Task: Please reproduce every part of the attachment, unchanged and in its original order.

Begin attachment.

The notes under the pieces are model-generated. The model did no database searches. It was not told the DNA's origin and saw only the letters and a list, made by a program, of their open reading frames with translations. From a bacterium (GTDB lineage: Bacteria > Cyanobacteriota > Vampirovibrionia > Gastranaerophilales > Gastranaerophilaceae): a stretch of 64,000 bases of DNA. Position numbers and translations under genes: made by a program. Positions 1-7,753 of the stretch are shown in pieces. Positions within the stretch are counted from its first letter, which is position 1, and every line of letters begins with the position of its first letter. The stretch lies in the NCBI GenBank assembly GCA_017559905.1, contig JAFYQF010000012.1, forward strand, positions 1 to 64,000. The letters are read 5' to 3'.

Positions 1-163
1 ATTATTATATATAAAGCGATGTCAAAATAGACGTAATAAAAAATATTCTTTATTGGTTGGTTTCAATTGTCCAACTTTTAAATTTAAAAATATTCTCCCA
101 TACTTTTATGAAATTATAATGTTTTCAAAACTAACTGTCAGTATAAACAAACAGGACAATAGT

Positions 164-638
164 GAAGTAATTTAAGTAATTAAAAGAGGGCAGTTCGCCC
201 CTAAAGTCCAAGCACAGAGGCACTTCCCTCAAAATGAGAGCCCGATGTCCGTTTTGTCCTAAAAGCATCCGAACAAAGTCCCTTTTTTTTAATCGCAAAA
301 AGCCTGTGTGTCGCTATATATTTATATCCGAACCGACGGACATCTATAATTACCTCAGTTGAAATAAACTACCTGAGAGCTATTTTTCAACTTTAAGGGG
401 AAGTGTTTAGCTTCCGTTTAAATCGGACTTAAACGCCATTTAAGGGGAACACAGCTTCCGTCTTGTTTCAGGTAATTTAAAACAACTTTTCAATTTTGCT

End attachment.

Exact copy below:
The notes under the pieces are model-generated. The model did no database searches. It was not told the DNA's origin and saw only the letters and a list, made by a program, of their open reading frames with translations. From a bacterium (GTDB lineage: Bacteria > Cyanobacteriota > Vampirovibrionia > Gastranaerophilales > Gastranaerophilaceae): a stretch of 64,000 bases of DNA. Position numbers and translations under genes: made by a program. Positions 1-7,753 of the stretch are shown in pieces. Positions within the stretch are counted from its first letter, which is position 1, and every line of letters begins with the position of its first letter. The stretch lies in the NCBI GenBank assembly GCA_017559905.1, contig JAFYQF010000012.1, forward strand, positions 1 to 64,000. The letters are read 5' to 3'.

Positions 1-163
1 ATTATTATATATAAAGCGATGTCAAAATAGACGTAATAAAAAATATTCTTTATTGGTTGGTTTCAATTGTCCAACTTTTAAATTTAAAAATATTCTCCCA
101 TACTTTTATGAAATTATAATGTTTTCAAAACTAACTGTCAGTATAAACAAACAGGACAATAGT

Positions 164-638
164 GAAGTAATTTAAGTAATTAAAAGAGGGCAGTTCGCCC
201 CTAAAGTCCAAGCACAGAGGCACTTCCCTCAAAATGAGAGCCCGATGTCCGTTTTGTCCTAAAAGCATCCGAACAAAGTCCCTTTTTTTTAATCGCAAAA
301 AGCCTGTGTGTCGCTATATATTTATATCCGAACCGACGGACATCTATAATTACCTCAGTTGAAATAAACTACCTGAGAGCTATTTTTCAACTTTAAGGGG
401 AAGTGTTTAGCTTCCGTTTAAATCGGACTTAAACGCCATTTAAGGGGAACACAGCTTCCGTCTTGTTTCAGGTAATTTAAAACAACTTTTCAATTTTGCT